6) Real bandwidth to the household.

A New York Times report ranked the United States 26th in the world when it comes to internet access speed. According to a report from Pando networks, the US had an average of 4.93 Mbps speed to the household. In contrast, South Korea (#1) has an average of 17.62, Romania (#2) has an average of 15.27 Mbps and Bulgaria (#3) had an average of 12.89 Mbps. As an example – Finland passed a law that entitles every person to a 1 Mbps connection (supposed to rise to 100 Mbps by 2015). The US is also increasing bandwidth available. This must be addressed if the US is to continue to compete. In fact, the average peak connection speed in the United States increased 95 percent from the first quarter of 2008 to the first quarter of 2011. Internet speed and broadband availability will increase significantly next year.

7) The rise of streaming media.

What, pray tell, do you mean by streaming? Netflix had the right idea in streaming movies to the home. Now think about for this for other items as well. Streaming of TV to smart devices – you can watch your favorite show on the commute home. In those areas where cable is either not available (or does not provide the content at a cost that is acceptable), satellite TV and radio have made huge inroads. Gone are the days of the monster dishes that could have been an escapee from a bad Sci-Fi movie. Now we have small dishes, similar to ones found throughout the world. The satellite is streaming the content to our TVs, computers, and other devices (including refrigerators). Now let us add cell phone (well, let us be honest and just call them smart phones). The number of new landlines is diminishing as the number of smart devices is increasing. Why have a landline and answering machine when you can have a smart phone, voice mail, and Skype with you all the time? So long as there is wireless access, we can use our smart devices and computers (even at 35,000 feet).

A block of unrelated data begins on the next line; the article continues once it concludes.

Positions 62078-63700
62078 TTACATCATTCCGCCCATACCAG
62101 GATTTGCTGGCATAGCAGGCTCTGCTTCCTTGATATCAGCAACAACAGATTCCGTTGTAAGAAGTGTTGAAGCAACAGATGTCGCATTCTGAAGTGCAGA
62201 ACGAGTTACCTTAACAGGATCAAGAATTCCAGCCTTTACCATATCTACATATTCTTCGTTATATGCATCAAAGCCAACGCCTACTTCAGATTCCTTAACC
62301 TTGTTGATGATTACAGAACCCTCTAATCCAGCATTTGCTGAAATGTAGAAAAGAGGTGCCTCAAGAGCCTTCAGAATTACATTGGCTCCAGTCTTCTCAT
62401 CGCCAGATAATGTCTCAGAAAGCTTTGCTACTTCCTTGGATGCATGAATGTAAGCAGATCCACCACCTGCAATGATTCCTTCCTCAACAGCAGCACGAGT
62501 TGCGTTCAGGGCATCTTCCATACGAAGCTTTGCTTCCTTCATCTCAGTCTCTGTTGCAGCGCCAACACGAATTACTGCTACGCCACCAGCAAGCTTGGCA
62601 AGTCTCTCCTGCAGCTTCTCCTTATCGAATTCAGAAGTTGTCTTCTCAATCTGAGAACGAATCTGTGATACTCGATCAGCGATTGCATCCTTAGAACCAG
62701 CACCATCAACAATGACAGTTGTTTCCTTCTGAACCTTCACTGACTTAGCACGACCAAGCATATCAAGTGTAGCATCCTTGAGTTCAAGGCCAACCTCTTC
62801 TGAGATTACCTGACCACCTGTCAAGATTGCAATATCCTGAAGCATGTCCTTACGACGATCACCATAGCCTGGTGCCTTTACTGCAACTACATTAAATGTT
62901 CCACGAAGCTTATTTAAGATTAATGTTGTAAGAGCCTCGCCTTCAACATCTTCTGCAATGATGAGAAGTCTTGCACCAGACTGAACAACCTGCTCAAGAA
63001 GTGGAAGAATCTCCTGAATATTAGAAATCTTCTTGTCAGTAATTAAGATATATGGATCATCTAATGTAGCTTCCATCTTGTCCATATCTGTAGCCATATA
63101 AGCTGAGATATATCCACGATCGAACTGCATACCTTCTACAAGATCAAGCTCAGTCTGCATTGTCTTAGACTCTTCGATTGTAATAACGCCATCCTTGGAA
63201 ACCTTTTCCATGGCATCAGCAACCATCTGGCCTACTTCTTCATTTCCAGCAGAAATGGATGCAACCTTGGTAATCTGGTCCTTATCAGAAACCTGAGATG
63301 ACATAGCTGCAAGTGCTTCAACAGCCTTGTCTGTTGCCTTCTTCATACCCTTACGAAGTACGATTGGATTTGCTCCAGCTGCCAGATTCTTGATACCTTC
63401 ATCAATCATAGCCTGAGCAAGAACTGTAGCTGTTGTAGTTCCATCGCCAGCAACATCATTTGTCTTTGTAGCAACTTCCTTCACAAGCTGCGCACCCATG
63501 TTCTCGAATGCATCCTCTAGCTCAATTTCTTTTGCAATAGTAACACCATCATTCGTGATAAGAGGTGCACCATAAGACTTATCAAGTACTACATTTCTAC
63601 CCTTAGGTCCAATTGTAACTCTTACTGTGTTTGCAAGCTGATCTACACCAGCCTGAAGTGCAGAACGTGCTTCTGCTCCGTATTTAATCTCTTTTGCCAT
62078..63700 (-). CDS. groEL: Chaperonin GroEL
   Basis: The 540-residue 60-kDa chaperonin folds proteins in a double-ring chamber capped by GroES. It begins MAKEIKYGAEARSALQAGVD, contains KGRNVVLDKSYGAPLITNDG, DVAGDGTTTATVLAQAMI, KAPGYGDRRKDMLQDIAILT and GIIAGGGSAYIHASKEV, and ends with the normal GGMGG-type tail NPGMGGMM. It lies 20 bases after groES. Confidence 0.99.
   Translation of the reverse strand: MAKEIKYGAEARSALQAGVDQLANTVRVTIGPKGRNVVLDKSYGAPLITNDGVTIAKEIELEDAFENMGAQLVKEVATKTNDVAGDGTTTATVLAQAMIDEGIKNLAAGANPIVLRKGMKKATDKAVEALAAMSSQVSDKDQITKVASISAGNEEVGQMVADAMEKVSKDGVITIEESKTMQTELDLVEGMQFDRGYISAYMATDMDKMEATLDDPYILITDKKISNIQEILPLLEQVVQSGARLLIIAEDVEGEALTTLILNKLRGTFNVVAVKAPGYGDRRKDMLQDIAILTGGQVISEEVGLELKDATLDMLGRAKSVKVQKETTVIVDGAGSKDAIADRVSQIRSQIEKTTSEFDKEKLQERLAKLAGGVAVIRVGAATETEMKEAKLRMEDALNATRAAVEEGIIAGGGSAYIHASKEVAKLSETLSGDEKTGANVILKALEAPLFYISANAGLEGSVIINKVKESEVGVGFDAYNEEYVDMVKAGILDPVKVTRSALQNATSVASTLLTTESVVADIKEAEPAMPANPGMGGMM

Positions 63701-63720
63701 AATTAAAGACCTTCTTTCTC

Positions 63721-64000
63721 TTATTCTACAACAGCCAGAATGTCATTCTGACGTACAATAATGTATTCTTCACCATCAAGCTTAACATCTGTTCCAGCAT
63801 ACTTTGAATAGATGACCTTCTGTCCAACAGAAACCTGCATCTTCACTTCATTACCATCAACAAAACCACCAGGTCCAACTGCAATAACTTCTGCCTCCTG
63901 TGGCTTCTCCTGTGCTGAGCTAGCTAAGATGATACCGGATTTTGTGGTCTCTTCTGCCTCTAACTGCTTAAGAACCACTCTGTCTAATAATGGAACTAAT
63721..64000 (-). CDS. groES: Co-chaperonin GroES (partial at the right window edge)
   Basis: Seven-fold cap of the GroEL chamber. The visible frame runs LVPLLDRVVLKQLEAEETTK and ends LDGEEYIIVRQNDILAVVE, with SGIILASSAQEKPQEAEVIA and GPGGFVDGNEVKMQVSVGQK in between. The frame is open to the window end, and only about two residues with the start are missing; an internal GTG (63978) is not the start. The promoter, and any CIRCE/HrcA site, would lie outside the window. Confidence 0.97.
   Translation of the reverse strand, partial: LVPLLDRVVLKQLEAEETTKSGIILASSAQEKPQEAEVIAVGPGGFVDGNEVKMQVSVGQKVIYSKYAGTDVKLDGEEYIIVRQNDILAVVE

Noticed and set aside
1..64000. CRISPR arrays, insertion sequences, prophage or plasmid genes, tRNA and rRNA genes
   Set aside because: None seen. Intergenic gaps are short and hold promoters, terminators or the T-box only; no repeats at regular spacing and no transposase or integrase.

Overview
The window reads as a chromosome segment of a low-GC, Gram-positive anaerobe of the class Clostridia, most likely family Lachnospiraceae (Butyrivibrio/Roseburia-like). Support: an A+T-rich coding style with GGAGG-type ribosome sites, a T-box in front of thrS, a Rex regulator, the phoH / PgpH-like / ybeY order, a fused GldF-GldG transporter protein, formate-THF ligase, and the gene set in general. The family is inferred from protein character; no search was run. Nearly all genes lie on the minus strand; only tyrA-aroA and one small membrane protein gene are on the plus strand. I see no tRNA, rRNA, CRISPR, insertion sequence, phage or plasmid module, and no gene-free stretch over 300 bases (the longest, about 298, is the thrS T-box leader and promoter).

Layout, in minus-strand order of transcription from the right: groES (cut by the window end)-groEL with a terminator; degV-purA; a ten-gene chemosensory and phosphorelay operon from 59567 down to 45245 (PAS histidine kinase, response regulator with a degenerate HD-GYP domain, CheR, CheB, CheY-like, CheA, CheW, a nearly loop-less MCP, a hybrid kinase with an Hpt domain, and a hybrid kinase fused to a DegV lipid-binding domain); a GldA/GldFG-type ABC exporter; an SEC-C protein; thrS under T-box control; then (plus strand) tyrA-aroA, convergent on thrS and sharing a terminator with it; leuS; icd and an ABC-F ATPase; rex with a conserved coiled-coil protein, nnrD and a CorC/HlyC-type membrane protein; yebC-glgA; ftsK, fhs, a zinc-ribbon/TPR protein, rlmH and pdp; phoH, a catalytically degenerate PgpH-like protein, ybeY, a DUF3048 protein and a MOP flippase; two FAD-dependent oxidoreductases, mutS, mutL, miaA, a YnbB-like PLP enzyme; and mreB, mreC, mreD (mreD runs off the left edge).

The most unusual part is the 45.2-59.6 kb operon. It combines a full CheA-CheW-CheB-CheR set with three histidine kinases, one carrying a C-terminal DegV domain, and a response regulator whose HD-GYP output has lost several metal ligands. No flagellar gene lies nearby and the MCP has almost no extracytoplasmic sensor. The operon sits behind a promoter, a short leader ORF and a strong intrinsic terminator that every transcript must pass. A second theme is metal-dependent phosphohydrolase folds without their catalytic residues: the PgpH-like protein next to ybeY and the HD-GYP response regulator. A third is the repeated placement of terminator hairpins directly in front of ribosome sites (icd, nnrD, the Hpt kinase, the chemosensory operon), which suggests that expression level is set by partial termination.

References

1. http://gcn.com/articles/2011/07/29/fastest-broadband-cities.aspx
2. Originally written by Randy Muller and published by Global Knowledge®,
http://www.globalknowledge.com/articles/generic.asp?pageid=3129&country=United+States, in November, 2011.